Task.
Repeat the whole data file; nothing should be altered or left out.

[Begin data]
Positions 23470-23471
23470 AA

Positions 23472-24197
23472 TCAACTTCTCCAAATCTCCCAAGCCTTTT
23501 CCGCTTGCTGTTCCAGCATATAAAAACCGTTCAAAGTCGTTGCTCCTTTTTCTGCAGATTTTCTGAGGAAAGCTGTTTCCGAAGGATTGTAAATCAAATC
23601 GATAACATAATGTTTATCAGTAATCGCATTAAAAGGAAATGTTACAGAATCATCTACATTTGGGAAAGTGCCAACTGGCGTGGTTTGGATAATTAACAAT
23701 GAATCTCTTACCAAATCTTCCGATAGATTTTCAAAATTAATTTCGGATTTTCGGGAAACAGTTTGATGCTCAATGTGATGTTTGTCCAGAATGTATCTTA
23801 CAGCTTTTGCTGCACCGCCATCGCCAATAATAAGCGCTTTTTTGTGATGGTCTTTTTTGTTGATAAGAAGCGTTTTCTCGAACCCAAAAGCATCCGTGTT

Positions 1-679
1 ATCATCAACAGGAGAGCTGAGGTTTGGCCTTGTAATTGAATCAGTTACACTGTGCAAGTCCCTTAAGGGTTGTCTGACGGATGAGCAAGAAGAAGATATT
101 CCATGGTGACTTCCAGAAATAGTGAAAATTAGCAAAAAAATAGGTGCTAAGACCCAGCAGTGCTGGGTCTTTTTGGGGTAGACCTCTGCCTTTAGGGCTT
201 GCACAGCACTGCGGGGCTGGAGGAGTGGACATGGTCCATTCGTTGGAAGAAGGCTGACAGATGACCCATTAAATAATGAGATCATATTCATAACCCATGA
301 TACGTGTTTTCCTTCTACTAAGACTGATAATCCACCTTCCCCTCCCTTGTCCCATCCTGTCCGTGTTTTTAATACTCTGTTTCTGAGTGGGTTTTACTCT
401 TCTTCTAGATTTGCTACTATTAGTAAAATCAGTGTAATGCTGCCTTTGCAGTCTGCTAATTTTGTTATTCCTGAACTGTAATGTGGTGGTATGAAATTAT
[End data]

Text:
Positions 23470-23471
23470 AA

Positions 23472-24197
23472 TCAACTTCTCCAAATCTCCCAAGCCTTTT
23501 CCGCTTGCTGTTCCAGCATATAAAAACCGTTCAAAGTCGTTGCTCCTTTTTCTGCAGATTTTCTGAGGAAAGCTGTTTCCGAAGGATTGTAAATCAAATC
23601 GATAACATAATGTTTATCAGTAATCGCATTAAAAGGAAATGTTACAGAATCATCTACATTTGGGAAAGTGCCAACTGGCGTGGTTTGGATAATTAACAAT
23701 GAATCTCTTACCAAATCTTCCGATAGATTTTCAAAATTAATTTCGGATTTTCGGGAAACAGTTTGATGCTCAATGTGATGTTTGTCCAGAATGTATCTTA
23801 CAGCTTTTGCTGCACCGCCATCGCCAATAATAAGCGCTTTTTTGTGATGGTCTTTTTTGTTGATAAGAAGCGTTTTCTCGAACCCAAAAGCATCCGTGTT

Positions 1-679
1 ATCATCAACAGGAGAGCTGAGGTTTGGCCTTGTAATTGAATCAGTTACACTGTGCAAGTCCCTTAAGGGTTGTCTGACGGATGAGCAAGAAGAAGATATT
101 CCATGGTGACTTCCAGAAATAGTGAAAATTAGCAAAAAAATAGGTGCTAAGACCCAGCAGTGCTGGGTCTTTTTGGGGTAGACCTCTGCCTTTAGGGCTT
201 GCACAGCACTGCGGGGCTGGAGGAGTGGACATGGTCCATTCGTTGGAAGAAGGCTGACAGATGACCCATTAAATAATGAGATCATATTCATAACCCATGA
301 TACGTGTTTTCCTTCTACTAAGACTGATAATCCACCTTCCCCTCCCTTGTCCCATCCTGTCCGTGTTTTTAATACTCTGTTTCTGAGTGGGTTTTACTCT
401 TCTTCTAGATTTGCTACTATTAGTAAAATCAGTGTAATGCTGCCTTTGCAGTCTGCTAATTTTGTTATTCCTGAACTGTAATGTGGTGGTATGAAATTAT